Ah. There is a concept called "National Language Support" in Oracle. And as you might know, not everyone's got that set to American/America or something like that, where NLS_NUMERIC_CHARACTERS by default is set to '.,'. There are many countries that uses just the opposite combination - "." for thousands separator and "," as decimal character. And I can't see how you drived number "40,0195313" to mean "400195313" - it simply can't be, even if "," would be thousands sepparator. Everyone that saw this number must have clearly realised that ',' could only be a decimal character here, no other possibility. Don't you think? (And everyone could also noticed that I mistyped the 8K block size number in that query - used 8196 instead of 8192).
    Jurij Modic
    ASCII a stupid question, get a stupid ANSI
    24 hours in a day .... 24 beer in a case .... coincidence?

  6. #16
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    Originally posted by jmodic
    Ah. There is a concept called "National Language Support" in Oracle. And as you might know, not everyone's got that set to American/America or something like that, where NLS_NUMERIC_CHARACTERS by default is set to '.,'. There are many countries that uses just the opposite combination - "." for thousands separator and "," as decimal character. And I can't see how you drived number "40,0195313" to mean "400195313" - it simply can't be, even if "," would be thousands sepparator. Everyone that saw this number must have clearly realised that ',' could only be a decimal character here, no other possibility. Don't you think? (And everyone could also noticed that I mistyped the 8K block size number in that query - used 8196 instead of 8192).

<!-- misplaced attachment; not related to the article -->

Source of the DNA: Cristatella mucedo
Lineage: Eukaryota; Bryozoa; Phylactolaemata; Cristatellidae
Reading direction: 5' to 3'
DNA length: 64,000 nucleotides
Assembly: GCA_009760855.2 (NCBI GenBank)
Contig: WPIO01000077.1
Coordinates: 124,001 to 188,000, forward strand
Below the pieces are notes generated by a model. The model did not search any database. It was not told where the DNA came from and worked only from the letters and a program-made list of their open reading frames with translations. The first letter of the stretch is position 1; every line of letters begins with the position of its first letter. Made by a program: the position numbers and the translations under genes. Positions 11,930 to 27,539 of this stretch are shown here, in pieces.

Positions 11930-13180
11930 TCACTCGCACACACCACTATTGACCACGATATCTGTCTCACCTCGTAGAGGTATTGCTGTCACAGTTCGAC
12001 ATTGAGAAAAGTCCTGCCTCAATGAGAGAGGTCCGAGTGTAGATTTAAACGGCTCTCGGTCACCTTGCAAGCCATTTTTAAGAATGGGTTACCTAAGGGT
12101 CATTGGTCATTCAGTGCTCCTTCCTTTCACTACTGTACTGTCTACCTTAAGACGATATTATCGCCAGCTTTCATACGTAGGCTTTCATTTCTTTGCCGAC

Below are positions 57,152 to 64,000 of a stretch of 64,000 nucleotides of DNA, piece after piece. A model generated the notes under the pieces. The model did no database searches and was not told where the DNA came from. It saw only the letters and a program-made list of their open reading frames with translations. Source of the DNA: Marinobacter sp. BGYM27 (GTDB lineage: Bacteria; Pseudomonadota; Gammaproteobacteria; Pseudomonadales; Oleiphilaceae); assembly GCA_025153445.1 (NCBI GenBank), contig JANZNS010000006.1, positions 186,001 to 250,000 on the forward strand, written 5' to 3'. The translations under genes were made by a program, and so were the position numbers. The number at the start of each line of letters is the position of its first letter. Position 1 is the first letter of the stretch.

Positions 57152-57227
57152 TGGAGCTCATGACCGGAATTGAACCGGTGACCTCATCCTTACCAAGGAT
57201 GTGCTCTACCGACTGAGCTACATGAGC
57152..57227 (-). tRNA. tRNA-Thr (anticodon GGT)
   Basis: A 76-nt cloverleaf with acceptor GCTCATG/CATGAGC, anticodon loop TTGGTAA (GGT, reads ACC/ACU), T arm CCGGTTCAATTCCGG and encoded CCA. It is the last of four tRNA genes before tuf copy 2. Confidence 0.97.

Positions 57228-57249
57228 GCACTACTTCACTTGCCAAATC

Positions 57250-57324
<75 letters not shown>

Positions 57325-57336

I quite really didnt notice u mis typed 8K as 8196..

    and abt the seperator, i was wondering it to be thoushand or some thing like it..so i thought how on earth wud u get so many (PS i did have a feeling that it might be decimal seperator but 8K/1K will be 8 so how on earth will that lead to decimal, and person like u wont do any mistakes in specifing block size so overlooked that one and was wondering) ...

    funky...

    "I Dont Want To Follow A Path, I would Rather Go Where There Is No Path And Leave A Trail."

    "Ego is the worst thing many have, try to overcome it & you will be the best, if not good, person on this earth"